Are Turks really that Islamic?

Turkey

Gereon lockmaker

is a journalist and studied political science, history and international relations in Trier and Istanbul.

About 99 percent of the Turkish population is of Muslim faith. How the believers are divided within Islam, however, is controversial. There are no official data on this.

Religion in Turkey License: cc by-nc-nd / 3.0 / de / (bpb)

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Religion in Turkey

About 99 percent - almost the entire population of Turkey - is of the Muslim faith. The majority are Hanafis and follow a Sunni Islam. How exactly this 99 percent is divided, however, is controversial. There are no official data on this. In 1965, the Turkish state asked for the last time in the census about the ethnic and religious origin of its citizens.

The Foreign Office of the Federal Republic of Germany estimates that around 20 percent of Muslims in Turkey are Alevis. Other estimates vary between 15 and 25 percent.

According to unofficial estimates, the non-Muslims in Turkey, who only make up 1 percent of the population, are divided into approx.60,000 Armenian Christians, 23,000 Jews, 15,000 Syrian Orthodox Christians, 3,500-4,000 Greek Orthodox Christians, 2,500 Roman Catholic Christians, 2,500 Protestants and 1,000 Baha'i.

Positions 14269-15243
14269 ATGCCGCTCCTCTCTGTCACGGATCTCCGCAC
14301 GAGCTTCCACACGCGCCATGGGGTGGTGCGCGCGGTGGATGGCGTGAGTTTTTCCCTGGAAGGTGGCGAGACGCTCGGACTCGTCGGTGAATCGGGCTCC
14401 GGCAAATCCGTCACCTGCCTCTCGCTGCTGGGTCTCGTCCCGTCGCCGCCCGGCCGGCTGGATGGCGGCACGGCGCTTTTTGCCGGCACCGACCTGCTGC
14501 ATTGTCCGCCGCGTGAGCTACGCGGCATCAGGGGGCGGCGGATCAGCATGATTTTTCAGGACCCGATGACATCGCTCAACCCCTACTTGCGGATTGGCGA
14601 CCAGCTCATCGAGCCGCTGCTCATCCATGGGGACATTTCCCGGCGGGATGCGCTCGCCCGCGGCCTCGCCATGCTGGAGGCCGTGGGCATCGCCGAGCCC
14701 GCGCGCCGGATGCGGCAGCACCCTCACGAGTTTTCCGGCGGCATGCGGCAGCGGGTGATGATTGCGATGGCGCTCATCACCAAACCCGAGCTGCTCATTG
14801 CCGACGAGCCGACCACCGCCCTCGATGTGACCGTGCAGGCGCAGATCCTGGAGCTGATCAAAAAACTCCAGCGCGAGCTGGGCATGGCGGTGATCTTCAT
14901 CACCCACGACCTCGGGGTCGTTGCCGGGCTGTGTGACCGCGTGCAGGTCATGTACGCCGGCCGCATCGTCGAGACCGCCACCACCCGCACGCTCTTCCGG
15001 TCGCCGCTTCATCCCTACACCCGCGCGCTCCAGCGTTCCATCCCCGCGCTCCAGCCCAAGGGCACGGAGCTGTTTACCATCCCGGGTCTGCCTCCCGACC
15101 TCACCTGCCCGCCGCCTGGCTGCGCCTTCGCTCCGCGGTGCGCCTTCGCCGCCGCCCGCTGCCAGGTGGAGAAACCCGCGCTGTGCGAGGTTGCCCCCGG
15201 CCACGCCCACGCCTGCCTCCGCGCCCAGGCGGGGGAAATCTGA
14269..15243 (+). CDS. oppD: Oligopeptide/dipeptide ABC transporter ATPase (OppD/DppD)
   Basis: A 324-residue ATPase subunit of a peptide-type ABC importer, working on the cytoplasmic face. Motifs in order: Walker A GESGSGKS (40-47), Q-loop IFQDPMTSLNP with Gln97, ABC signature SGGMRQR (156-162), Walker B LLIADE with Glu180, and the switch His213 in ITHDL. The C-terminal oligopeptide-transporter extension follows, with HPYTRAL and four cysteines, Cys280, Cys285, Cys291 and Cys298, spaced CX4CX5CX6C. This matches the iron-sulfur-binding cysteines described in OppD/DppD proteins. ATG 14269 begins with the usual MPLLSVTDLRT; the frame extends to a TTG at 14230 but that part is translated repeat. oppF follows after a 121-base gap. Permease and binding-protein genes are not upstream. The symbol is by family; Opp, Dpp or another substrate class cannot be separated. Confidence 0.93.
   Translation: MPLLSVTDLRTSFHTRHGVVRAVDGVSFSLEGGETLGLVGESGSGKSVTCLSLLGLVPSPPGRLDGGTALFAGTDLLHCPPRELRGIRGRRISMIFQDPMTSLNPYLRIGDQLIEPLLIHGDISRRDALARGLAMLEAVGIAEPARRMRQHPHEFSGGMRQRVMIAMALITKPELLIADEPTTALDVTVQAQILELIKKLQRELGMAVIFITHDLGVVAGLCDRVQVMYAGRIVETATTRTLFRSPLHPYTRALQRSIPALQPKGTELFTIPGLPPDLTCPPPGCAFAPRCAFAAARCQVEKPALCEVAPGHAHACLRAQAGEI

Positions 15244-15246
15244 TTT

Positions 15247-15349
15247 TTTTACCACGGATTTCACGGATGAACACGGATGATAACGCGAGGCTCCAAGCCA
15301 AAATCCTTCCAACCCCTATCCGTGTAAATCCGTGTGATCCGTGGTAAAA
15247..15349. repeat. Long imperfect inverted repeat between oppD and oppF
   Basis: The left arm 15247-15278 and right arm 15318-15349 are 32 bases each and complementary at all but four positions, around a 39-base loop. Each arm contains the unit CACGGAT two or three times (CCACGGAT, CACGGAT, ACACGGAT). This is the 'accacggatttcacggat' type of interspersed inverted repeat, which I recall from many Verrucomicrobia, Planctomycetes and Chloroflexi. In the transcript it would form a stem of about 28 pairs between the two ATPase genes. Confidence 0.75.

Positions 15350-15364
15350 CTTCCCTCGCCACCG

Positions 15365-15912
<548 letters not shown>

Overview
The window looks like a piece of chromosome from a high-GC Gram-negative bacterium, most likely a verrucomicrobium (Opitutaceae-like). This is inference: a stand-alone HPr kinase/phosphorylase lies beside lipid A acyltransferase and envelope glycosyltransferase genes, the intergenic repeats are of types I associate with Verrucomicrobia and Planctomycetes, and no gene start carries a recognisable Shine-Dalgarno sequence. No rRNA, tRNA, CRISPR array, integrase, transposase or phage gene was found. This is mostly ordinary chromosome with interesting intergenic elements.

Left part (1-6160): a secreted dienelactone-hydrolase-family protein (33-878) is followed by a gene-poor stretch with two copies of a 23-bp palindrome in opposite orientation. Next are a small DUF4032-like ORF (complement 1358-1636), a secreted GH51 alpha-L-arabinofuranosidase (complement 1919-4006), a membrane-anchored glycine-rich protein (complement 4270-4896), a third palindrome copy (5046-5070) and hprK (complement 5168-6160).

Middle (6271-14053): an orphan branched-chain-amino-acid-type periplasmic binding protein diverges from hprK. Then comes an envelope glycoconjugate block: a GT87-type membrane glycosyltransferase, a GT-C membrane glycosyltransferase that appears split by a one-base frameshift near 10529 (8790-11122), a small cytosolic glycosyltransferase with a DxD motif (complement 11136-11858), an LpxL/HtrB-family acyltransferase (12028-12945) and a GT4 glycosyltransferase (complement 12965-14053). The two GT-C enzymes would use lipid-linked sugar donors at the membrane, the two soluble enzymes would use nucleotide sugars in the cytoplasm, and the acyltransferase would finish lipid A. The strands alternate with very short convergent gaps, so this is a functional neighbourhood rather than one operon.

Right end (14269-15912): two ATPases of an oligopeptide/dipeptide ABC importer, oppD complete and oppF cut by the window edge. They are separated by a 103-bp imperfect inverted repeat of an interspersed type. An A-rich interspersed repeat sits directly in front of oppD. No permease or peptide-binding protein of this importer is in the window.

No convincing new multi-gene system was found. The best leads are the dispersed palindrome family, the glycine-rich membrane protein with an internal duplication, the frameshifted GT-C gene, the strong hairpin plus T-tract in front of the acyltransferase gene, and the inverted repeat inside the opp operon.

The Ottoman Empire, which was replaced by the Republic of Turkey in 1923, used religion to differentiate between minorities. The recognition of minorities in the Treaty of Lausanne of 1923, in which the Republic of Turkey was officially recognized as a state and its borders, goes back to this: The treaty only distinguishes between Muslims and non-Muslims and obliges the Turkish state to protect non-Muslim minorities , so Jews and Christians (Armenians and Greeks). Kurds and Alevis are considered Muslims and are therefore not recognized as a minority.